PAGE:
Liberals might miss Justice Scalia more than they think

In important ways, the country is better off without him on the bench. Liberals should mourn him anyway

Published February 14, 2016 2:44PM (EST)

FILE - In this Oct., 15, 2006 file photo, Supreme Court Associate Justice Antonin Scalia speaks at the ACLU Membership Conference in Washington. On Saturday, Feb. 13, 2016, the U.S. Marshals Service confirmed that Scalia has died at the age of 79. (AP Photo/Chris Greenberg, File) (AP)
FILE - In this Oct., 15, 2006 file photo, Supreme Court Associate Justice Antonin Scalia speaks at the ACLU Membership Conference in Washington. On Saturday, Feb. 13, 2016, the U.S. Marshals Service confirmed that Scalia has died at the age of 79. (AP Photo/Chris Greenberg, File) (AP)

As a vocal and consistent critic of Justice Scalia for over two decades, and as someone who publicly called for his retirement just a few months ago, I am surprised by my conflicting feelings of loss and hope. As a liberal, I won’t miss his votes. As a constitutional scholar, and Supreme Court commentator, I am already a bit nostalgic for his passion, pen, and theatrics.

Just a few hours after his death the enormous implications of his demise are already being played out by the Senate majority leader. Mitch McConnell says the Senate will not approve a nominee to replace Justice Scalia and the president says he will nominate someone anyway. Supreme Court experts are already wondering what the Justices will do with the important cases on abortion, affirmative action, immigration, voting rights, and free speech on the docket this term. One thing is certain, this country has never before seen a Supreme Court vacancy during the waning months of a two-term presidency with an evenly divided Court and landmark constitutional cases yet to be decided. Will the Justices put some of these cases on hold until a replacement is found? What if they divide four-to-four on that question? We are in unexplored territory.

But, those questions can’t be answered today or even this week. Moreover, I can’t help feeling that the immense political reaction to Justice Scalia’s death is in some way disrespectful. The news cycle can indeed be cruel.

Even his opponents would have to concede that Justice Scalia was a dedicated public servant and one of the most influential Supreme Court Justices in history. A great writer with a flair for wit and biting sarcasm, he changed the way judges and scholars thought about constitutional law by making the doctrine of “originalism” legitimate. He was a hero to conservatives across the land for almost three decades.

He was also an easy target for liberals and progressives to attack with relish. Although he occasionally deviated from his conservative colleagues with support for criminal defendants and free speech rights, he reliably voted against abortion rights, affirmative action, voting rights, and most civil rights. With his stridency and his dogmatism, Justice Scalia was easy to hate which it easier for liberal critics to vent their frustration with the Rehnquist and Roberts Courts with equal stridency and dogmatism. His extreme views often brought out the same in those who wrote about him. If Scalia could hurl insults at his fellow Justices, we could certainly aim some at him. Justice Alito, as conservative as or more so than Scalia, simply does not ignite the same emotions.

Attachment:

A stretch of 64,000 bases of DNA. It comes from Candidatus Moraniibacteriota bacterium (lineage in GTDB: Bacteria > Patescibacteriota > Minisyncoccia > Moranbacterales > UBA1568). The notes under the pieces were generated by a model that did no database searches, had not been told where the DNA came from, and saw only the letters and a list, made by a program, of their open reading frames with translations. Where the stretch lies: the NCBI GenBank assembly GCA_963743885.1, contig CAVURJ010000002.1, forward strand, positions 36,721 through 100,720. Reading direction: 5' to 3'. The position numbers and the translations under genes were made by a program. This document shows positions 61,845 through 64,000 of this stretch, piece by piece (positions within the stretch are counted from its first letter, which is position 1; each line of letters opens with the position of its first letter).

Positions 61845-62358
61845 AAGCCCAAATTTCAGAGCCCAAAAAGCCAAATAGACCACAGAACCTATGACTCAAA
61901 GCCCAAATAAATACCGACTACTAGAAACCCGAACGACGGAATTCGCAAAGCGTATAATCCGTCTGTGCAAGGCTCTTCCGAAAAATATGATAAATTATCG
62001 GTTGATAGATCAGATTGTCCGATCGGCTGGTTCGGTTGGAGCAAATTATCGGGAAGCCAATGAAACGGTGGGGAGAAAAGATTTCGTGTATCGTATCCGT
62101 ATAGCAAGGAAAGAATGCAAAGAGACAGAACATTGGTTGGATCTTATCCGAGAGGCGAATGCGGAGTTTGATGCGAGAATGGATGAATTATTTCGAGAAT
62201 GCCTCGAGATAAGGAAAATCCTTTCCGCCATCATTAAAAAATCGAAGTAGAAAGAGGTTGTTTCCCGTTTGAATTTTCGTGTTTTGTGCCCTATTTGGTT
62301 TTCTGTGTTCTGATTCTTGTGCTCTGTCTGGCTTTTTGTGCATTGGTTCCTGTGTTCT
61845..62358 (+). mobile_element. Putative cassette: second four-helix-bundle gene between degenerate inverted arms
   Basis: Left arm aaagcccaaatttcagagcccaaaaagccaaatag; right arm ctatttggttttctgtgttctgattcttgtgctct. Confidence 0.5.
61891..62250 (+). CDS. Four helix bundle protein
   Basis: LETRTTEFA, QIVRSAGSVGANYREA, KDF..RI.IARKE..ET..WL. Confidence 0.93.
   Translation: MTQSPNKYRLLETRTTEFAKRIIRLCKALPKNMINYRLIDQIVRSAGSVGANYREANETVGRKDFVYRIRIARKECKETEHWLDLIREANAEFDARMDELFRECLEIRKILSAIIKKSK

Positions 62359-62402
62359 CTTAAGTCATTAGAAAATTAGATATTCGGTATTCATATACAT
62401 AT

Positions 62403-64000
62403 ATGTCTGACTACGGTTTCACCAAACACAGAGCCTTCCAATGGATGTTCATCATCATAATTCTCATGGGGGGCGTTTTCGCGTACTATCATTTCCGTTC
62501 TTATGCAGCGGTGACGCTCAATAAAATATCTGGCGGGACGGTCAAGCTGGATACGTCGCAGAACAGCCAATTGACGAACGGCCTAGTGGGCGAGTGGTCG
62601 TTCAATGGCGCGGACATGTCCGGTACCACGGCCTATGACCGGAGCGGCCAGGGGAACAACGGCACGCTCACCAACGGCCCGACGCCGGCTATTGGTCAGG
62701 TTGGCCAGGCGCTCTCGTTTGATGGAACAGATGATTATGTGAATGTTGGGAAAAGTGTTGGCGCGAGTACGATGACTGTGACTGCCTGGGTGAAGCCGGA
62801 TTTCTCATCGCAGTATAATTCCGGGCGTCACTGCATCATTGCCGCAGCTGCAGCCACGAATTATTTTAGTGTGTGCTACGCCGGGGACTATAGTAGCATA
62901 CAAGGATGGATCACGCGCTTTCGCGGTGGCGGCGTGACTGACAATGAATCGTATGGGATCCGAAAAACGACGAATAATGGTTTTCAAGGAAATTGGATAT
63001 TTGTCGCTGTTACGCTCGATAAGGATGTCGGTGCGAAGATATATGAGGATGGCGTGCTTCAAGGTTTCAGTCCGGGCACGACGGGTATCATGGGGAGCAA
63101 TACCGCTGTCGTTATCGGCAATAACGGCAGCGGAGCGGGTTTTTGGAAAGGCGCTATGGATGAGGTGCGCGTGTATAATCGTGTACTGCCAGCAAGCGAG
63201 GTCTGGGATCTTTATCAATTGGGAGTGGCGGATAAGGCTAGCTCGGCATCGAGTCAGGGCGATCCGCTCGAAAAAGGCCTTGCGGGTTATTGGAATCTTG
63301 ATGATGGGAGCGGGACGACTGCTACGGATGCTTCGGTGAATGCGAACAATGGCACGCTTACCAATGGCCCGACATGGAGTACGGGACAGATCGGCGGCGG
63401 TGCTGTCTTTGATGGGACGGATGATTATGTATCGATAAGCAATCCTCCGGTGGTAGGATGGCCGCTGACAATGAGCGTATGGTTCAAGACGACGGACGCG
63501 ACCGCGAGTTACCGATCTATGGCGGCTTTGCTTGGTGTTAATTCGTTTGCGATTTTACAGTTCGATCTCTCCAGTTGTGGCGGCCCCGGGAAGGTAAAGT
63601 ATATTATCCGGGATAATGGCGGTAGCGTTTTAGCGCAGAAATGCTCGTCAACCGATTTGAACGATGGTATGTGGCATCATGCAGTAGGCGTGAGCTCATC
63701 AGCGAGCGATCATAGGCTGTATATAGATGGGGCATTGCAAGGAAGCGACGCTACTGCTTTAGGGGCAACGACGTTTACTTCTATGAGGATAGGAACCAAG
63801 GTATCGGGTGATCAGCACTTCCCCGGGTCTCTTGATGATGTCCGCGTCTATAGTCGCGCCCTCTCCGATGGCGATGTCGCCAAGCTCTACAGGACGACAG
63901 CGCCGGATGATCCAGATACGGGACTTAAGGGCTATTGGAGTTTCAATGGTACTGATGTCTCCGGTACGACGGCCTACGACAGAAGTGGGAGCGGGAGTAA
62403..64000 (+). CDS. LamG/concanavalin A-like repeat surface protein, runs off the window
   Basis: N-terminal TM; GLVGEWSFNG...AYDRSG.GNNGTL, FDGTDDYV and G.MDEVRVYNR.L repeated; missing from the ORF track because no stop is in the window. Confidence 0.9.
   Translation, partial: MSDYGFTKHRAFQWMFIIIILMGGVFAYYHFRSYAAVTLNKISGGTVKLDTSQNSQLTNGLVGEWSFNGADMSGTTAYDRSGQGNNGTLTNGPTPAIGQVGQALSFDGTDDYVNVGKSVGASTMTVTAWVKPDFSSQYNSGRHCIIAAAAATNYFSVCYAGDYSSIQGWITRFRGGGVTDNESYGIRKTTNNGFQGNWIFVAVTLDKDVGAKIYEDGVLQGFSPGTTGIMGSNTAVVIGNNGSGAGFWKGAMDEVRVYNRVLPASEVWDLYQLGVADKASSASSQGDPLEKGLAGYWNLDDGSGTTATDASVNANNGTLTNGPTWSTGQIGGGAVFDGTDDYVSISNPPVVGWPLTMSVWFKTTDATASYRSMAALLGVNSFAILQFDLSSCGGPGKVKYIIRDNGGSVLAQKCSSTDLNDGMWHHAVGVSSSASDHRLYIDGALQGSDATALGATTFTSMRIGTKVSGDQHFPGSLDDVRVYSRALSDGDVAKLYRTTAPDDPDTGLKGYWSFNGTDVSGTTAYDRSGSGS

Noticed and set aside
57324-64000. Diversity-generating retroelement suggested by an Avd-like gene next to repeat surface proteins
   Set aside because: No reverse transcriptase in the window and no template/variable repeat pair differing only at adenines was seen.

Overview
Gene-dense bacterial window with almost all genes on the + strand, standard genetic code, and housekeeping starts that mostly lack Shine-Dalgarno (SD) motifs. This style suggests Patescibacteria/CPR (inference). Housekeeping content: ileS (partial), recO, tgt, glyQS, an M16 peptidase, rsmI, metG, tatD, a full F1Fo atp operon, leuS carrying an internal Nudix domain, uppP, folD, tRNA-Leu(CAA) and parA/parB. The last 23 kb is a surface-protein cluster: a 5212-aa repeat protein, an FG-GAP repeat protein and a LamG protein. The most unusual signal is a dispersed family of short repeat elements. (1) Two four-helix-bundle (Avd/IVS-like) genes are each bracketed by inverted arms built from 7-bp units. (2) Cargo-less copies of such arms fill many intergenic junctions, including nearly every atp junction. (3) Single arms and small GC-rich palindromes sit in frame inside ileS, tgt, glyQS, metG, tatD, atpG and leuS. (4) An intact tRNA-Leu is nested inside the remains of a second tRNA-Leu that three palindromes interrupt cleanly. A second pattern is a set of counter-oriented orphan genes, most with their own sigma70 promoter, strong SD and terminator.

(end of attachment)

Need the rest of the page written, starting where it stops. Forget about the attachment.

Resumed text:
Over the last few years, Justice Scalia would go around the country giving talks to students and other groups advocating his originalism. He would rant that the Constitution is “dead, dead, dead,” and that judges shouldn’t create new rights to abortion and same-sex marriage not found in the Constitution’s text. His passion was high but his votes for states’ rights also not found in the Constitution’s text undercut his arguments. But he fueled an important debate about the proper role of the Supreme Court in our government, and not just among lawyers and judges.

With Justice Scalia’s passing, the Supreme Court is now staffed by four reliable liberal votes (Ginsburg, Breyer, Kagan and Sotomayor), three reliable conservative votes (Thomas, Alito, and Roberts), and one moderate conservative vote (Kennedy). If a liberal ends up replacing Scalia (either this term of after the election if a Democrat wins), abortion and affirmative action rights would be secure, voting rights more likely, and free speech for dissenters, unions, and minorities better protected. With one more liberal vote, Citizens United is likely to be diluted and gun control laws easier to defend. I have advocated strongly for all of those results.

Yet, I can’t help feeling this country has lost something important that won’t be easily replaced. Scalia, for all of his faults, brought something special, no unique, to the role of Supreme Court Justice. As an advocate and a public figure, he was a huge figure both polarizing and inspiring. He did nothing half-way and he certainly made the Supreme Court a more visible public institution.

In some important ways, our country is much better off without him on the bench. But, in other ways, it is fair to say, even for liberals, Justice Scalia will be missed.

By Eric Segall

Eric Segall is the Kathy & Lawrence Ashe Professor of Law at Georgia State University College of Law. He is the author of "Supreme Myths: Why the Supreme Court Is Not a Court and Its Justices are Not Judges." He has written numerous law review articles on constitutional law and other legal topics. He appears regularly on "StandUp With Pete Dominic" on XM Radio and tweets at @espinsegall.

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